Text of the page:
Jonathan Moo shares with us some reflections this Earth Day. In light of this year’s pandemic, what does this 50th Earth Day commemoration look like for us as Christians?
This book showed up in my twitter feed today, it gives a new perspective on environmentalism:
What really ought to be driving our environmentalism is our humanity, not nature’s value. Hale argues that our unique burden as human beings is that we can act for reasons, good or bad. He claims that we should be environmentalists because environmentalism is right, because we humans have the capacity to be better than nature. As humans, we fail to live up to our moral potential if we act as brutally as nature.
And I agree, I think being too sentimental about the intrinsic value of ‘nature’ is a stupid idea. If we want nature to remain intact, that means we will have to cancel our vaccine tests, given how viruses are ‘natural’. Rather, ‘life’ should be what we value.
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I am glad to see there is an interfaith effort to take care of the planet!
That is an interesting point! Yes, I tend to agree also. Besides the beauty we can appreciate! I think caring about climate solutions and the like right now looks like caring about our neighbors, especially our impoverished neighbors, who will be hit harder by changes in the climate than others.
We earthlings must learn to put up with the evil of deadly viruses and concentrate on the beauty of the world God has placed us in.
Hi everyone. I hope that many of you watched the PBS Earth Day interview with Jane Goodall last night. I think she is an ideal spokesperson for the need for humans to realize that true stewardship of earthly life means that we respect our dependence on all the other participants in the complex Web of Life. However, I am aware that some philosopher/theologians try to extend her views to defend their view that it was the invention of agriculture that destroyed the innate morality of the society of hunter gatherers (nobel savages?), and allowed for the formation of huge metropolitan gatherings that discouraged empathy for their fellow human beings as well as for the welfare of their domesticated animals that provided food.
I am attaching two photos taken on my daughter’s mini-ranch which may spark some discussion about my position that it is NOT agriculture per se that can be blamed. It is, rather, the scale on which it is undertaken–industrialized egg production using hens confined to tiny cages; feed lots with cows jammed tightly together chomping on grains solely to fatten them for market, and mono-cultural grain fields scraped from the natural forests that were so habitat rich. The first photo deals with the ‘morality’ of domestication, and the second with care for the environment.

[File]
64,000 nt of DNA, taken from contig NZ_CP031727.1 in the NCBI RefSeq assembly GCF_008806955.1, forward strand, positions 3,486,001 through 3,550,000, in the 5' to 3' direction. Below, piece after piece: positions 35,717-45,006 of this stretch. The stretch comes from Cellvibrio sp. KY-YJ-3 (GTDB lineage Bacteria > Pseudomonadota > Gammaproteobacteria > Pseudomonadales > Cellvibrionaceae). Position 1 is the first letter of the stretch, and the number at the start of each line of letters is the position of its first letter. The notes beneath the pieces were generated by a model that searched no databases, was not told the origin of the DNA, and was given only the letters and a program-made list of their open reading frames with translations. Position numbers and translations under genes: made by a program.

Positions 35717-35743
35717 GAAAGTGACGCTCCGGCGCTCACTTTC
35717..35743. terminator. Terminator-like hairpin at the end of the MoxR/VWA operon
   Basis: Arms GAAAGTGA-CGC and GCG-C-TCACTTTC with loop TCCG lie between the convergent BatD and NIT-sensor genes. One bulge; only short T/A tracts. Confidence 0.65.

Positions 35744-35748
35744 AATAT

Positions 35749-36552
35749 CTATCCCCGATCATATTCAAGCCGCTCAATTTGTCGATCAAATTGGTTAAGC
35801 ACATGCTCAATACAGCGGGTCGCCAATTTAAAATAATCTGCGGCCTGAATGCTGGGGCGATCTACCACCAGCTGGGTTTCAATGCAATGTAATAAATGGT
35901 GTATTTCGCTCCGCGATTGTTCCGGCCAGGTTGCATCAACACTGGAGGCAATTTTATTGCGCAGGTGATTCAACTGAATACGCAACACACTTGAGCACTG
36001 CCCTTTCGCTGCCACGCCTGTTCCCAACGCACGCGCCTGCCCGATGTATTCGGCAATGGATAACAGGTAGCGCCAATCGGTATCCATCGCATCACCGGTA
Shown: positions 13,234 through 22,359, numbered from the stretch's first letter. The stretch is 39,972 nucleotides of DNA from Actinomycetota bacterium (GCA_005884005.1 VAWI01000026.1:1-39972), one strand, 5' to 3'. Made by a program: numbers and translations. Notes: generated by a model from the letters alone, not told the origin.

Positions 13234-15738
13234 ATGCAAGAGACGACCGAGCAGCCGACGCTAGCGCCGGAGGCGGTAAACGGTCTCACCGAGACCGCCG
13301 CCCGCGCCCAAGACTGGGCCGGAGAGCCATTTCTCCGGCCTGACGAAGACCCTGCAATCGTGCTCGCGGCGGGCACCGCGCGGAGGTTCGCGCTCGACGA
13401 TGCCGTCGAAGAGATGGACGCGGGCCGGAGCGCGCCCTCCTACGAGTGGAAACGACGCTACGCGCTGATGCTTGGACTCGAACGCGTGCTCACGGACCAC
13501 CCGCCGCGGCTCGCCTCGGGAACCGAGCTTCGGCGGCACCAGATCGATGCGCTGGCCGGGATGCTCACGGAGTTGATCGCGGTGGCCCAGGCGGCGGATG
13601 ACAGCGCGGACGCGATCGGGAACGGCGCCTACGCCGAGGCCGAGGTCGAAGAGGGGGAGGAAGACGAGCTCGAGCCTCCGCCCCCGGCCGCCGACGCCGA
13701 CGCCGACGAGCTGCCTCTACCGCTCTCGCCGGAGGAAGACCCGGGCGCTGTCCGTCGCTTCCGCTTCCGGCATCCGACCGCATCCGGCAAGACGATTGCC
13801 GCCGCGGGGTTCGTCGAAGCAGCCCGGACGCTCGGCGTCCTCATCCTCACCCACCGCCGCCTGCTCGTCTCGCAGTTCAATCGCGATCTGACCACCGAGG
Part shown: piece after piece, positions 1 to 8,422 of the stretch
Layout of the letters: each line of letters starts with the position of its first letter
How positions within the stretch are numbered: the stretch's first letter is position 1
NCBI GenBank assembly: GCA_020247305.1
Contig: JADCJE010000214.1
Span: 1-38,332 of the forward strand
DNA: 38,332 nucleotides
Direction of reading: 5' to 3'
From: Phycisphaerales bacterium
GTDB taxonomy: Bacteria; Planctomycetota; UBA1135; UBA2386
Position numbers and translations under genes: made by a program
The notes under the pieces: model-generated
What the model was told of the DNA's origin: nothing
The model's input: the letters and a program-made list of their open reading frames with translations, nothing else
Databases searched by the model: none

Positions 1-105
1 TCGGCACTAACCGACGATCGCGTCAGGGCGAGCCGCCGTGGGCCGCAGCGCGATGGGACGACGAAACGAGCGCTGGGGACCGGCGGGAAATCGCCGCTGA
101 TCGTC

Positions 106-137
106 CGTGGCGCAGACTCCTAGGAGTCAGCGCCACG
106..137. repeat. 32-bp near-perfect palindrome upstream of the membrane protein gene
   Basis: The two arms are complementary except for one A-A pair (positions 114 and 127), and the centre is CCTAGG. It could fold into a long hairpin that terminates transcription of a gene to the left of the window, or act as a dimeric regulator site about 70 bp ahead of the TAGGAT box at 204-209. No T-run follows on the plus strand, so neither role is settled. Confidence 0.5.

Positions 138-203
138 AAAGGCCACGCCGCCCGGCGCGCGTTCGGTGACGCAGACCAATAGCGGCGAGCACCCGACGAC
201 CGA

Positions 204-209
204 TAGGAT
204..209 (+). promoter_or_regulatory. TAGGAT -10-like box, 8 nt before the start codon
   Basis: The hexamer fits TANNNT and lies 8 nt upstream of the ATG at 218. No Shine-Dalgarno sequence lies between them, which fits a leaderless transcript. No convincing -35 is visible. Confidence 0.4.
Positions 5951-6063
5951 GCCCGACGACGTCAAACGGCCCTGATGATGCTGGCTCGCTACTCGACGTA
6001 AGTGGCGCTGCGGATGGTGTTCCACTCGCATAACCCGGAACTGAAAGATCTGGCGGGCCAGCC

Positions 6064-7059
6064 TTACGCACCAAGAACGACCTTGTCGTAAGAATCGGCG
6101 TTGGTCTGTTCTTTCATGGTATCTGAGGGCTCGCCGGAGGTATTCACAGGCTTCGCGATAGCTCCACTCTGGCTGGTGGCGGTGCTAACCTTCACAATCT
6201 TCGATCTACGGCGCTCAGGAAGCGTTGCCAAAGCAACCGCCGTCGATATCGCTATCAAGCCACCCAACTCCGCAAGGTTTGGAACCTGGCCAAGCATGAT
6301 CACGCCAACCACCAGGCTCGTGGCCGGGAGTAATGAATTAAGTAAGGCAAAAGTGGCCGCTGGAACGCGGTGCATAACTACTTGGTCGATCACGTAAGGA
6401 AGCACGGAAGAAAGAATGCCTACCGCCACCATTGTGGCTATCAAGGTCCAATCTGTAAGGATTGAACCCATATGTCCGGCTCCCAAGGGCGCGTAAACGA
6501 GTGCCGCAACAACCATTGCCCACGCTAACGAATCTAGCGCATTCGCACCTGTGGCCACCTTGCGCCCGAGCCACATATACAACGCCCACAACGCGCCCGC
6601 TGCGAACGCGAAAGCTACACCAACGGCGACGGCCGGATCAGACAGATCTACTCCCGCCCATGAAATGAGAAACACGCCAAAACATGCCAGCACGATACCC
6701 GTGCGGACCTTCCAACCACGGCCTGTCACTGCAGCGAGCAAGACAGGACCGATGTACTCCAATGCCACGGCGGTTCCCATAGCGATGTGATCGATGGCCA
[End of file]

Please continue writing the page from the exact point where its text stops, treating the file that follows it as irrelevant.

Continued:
Their dog quickly understood his role as guardian of the free range chickens from predation by the coyotes and raccoons roaming this area of eastern Washingtons, but he was anxious to investigate these new arrivals his owners brought into his territory. His remote canine ancestors, packs of wild dogs and wolves, would surely consider them as tasty prey. On the other hand, one of the Back Angus heifers was curious and brave enough to overcome its instinctive bovine fear of canines to sniff out the dog’s intentions. Both seemed to realize that domestication had given them a sense of safety that they would not have enjoyed in the wild. (My anthropomorphic idea of greater happiness.)
In making this mini-ranch, Peg and Les had to clear a couple of acres of sagebrush (home to coyotes, rattlesnakes and other ‘varmints’) and replace it with pasture–grass which they could keep lush and green through irrigation from the Yakima river that always has an abundance of water. Besides thie practical use of this water, they dug a couple of ponds that serve as rest stops for the water fowl that use the Pacific flyway. (And for domestic ducks when they decide to add then to their ‘stock’.). As a dividend, Peggy finds this an ideal place to unwind after a 12 hr. shift as a respiratory therapist in the ICU ward in the local hospital.
Obviously I think this is an example of using agriculture as a truly moral stewardship, even tho it is only a way station to the eventuality that, in the not too distant future (end of this century?), humans must adapt to a (mostly) vegetarian diet. Any comment, @beaglelady ?
Hello. Raising cattle (and sheep) causes more environmental destruction than any other agricultural practice. Cattle and sheep are ruminants, and as such they release methane, a greenhouse gas, into the atmosphere. Methane is 21X more potent as a greenhouse gas than carbon dioxide. And remember all the fires deliberately started in the Amazon region to clear the land for cattle raising?
A vegetarian diet includes milk and eggs, which usually includes animal suffering and eventual slaughter. Not to mention human health risks. I prefer a vegan (plant-based) diet, which excludes animal products. Note: some plant-based burgers can be pretty unhealthy because of the sodium content!
I don’t expect any evangelical agreement or action here.
I am quite aware of the points you make here, but did you grasp any of the points I was trying to make? Namely, the most destructive aspect of agriculture today is the scale at which it is conducted. Even the most effective dissemination of the ‘evils’ of present procedures will only reduce–not eliminate–them by the end of this century. If your position is: "It is all or nothing", then you should so state.
Well, everything looks very nice and peaceful on this hobby farm. What happens to the male calves?